I hope the debate over the nation’s founding documents continues for a good while. We need, as Americans, to remind ourselves of what the founders wrote and try to parse what they meant when they wrote these words.
While steering away from specific mention of the current controversy swirling around the nation, I feel a need to examine briefly this particular passage from the Declaration of Independence.
“All men are created equal.”
I suppose you can look at that phrase and take it one of several ways. Yes, all “men” were “endowed with … certain unalienable rights.” That, of course, excludes women, who were left out of that formula. They couldn’t vote; indeed, it took the United States of America until the early 20th century to get around to granting women that right.
There’s a discrepancy worth noting here. “All men” didn’t really mean “all.” You see, we had this portion of our population at the time the Declaration of Independence was written that wasn’t even considered fully human. They were the slaves. They were kept in bondage by many of the men responsible for founding the nation.
I will try to insert myself into Thomas Jefferson’s skull for a moment. The principal author of the Declaration perhaps intended for it to mean “all.” Whatever his intent or his idea at the time he put that thought down on paper, it doesn’t negate for one instant its fundamental truth.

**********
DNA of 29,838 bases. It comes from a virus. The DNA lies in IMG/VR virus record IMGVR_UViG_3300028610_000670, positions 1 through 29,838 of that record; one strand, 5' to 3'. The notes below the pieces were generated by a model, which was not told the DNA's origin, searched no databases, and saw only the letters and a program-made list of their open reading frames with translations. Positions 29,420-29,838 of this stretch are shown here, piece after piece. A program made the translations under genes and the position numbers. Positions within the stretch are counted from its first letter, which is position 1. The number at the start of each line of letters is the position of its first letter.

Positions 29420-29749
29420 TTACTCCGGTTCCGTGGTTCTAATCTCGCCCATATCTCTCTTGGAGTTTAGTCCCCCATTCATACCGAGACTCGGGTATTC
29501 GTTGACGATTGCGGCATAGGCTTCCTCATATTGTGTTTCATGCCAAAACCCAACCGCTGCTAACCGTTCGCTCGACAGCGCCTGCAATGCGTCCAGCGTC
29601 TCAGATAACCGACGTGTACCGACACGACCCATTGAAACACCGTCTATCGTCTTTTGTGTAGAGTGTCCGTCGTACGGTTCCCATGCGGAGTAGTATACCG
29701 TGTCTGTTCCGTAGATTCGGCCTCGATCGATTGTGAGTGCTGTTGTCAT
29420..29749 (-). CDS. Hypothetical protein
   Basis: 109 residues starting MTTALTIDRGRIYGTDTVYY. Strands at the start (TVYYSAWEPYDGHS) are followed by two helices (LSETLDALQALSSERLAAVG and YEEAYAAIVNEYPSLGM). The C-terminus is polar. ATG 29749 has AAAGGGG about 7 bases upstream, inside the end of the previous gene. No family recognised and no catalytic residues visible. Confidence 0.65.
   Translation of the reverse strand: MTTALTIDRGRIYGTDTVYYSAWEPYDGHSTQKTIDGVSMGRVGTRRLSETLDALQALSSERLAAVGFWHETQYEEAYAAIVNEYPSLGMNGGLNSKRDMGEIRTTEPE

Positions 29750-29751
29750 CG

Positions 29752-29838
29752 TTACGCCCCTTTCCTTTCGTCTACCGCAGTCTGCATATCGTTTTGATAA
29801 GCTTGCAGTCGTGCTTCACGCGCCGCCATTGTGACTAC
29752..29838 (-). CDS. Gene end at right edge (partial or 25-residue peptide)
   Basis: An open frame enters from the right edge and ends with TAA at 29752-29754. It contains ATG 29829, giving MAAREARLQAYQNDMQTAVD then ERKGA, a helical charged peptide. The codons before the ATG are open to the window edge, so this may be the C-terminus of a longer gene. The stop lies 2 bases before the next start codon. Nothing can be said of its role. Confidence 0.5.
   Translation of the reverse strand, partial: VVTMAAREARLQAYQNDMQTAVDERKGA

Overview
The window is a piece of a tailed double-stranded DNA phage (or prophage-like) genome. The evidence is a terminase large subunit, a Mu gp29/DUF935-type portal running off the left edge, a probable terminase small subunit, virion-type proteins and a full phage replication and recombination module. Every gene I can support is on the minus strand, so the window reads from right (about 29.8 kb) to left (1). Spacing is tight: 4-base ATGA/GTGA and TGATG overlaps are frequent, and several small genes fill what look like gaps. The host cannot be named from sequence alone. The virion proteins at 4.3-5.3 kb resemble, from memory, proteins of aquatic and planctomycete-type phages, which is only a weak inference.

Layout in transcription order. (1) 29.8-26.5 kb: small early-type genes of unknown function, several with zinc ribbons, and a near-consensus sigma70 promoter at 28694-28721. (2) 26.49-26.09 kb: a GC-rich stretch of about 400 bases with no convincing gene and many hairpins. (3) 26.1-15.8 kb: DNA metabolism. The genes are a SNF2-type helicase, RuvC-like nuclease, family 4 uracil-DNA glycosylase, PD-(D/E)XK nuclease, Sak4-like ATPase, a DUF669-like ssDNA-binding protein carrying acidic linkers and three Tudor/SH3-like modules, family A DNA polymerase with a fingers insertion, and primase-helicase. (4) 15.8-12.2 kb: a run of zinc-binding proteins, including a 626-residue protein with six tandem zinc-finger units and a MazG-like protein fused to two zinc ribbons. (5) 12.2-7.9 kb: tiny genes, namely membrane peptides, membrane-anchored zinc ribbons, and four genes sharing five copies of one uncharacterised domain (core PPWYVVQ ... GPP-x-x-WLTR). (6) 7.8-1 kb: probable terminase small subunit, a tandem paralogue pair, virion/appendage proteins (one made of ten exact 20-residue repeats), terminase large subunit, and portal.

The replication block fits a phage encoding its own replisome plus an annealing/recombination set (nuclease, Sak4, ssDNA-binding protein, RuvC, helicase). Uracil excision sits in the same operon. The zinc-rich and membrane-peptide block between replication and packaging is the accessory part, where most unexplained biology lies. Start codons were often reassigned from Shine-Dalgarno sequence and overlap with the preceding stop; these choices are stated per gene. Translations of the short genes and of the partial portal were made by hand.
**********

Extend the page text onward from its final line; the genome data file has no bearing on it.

All men — and eventually all women — are endowed by the rights laid out in the Declaration of Independence.
Fast-forwarding to the 21st century, it is preposterous in the extreme to accept the presence of those who pretend to be members of a “superior race” of human beings.
We’re in the midst of yet another national discussion about hate groups, about so-called “white supremacists” and those who adhere to a political philosophy against which we entered a world war.
They will insist that they are the patriots among us. That they know the meaning of our nation’s founding.
They … know … nothing.
The founders didn’t get everything quite right when they penned those cherished words. Those who came along later have sought to amend and improve that high-minded language.
We’re not quite at the point of pure perfection. But we’re a lot closer to it now than we were at our nation’s beginning.
The preamble to the U.S. Constitution declares our intention to “form a more perfect Union.” I read that to mean that we’ll never quite reach the finish line. That does not mean we should stop reaching for it.